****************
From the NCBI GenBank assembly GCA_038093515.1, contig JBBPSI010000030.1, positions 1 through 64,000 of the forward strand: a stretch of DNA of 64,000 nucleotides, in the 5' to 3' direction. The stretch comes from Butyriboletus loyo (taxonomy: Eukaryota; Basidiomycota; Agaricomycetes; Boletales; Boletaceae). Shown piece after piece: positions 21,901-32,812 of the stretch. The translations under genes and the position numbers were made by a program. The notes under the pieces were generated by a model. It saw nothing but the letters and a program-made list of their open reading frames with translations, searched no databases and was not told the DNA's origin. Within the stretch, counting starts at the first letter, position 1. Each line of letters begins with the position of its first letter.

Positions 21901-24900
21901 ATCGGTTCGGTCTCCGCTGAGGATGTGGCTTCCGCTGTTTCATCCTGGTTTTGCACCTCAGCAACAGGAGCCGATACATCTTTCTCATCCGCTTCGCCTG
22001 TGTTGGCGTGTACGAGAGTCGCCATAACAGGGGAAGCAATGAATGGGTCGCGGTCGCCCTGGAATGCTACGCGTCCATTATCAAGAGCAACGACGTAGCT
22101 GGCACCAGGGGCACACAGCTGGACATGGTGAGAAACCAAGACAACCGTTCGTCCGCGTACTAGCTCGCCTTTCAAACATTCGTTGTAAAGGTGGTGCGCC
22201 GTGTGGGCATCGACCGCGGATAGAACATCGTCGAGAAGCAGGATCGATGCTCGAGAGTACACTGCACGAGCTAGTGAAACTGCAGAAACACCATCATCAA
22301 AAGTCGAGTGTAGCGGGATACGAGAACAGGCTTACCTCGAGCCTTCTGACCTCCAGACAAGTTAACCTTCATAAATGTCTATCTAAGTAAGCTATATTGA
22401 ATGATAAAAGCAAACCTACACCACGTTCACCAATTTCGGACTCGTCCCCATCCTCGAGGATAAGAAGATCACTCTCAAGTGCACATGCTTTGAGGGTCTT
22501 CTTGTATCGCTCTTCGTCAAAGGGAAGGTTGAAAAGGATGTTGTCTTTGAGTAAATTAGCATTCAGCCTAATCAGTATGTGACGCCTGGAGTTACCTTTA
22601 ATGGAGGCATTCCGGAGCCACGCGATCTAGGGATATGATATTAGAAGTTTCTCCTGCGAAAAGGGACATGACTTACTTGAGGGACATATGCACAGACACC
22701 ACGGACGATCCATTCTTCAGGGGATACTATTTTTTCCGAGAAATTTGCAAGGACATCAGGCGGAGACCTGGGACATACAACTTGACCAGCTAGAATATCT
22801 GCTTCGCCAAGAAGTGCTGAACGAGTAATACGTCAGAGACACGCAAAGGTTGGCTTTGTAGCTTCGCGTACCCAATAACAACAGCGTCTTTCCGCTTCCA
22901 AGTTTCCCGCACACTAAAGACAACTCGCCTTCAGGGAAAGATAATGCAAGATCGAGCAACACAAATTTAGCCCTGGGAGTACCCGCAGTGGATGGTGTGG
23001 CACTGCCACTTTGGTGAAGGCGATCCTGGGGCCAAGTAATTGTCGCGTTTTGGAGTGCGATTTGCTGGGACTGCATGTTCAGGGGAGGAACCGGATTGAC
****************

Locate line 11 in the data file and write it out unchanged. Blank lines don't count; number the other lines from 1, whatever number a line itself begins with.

22701 ACGGACGATCCATTCTTCAGGGGATACTATTTTTTCCGAGAAATTTGCAAGGACATCAGGCGGAGACCTGGGACATACAACTTGACCAGCTAGAATATCT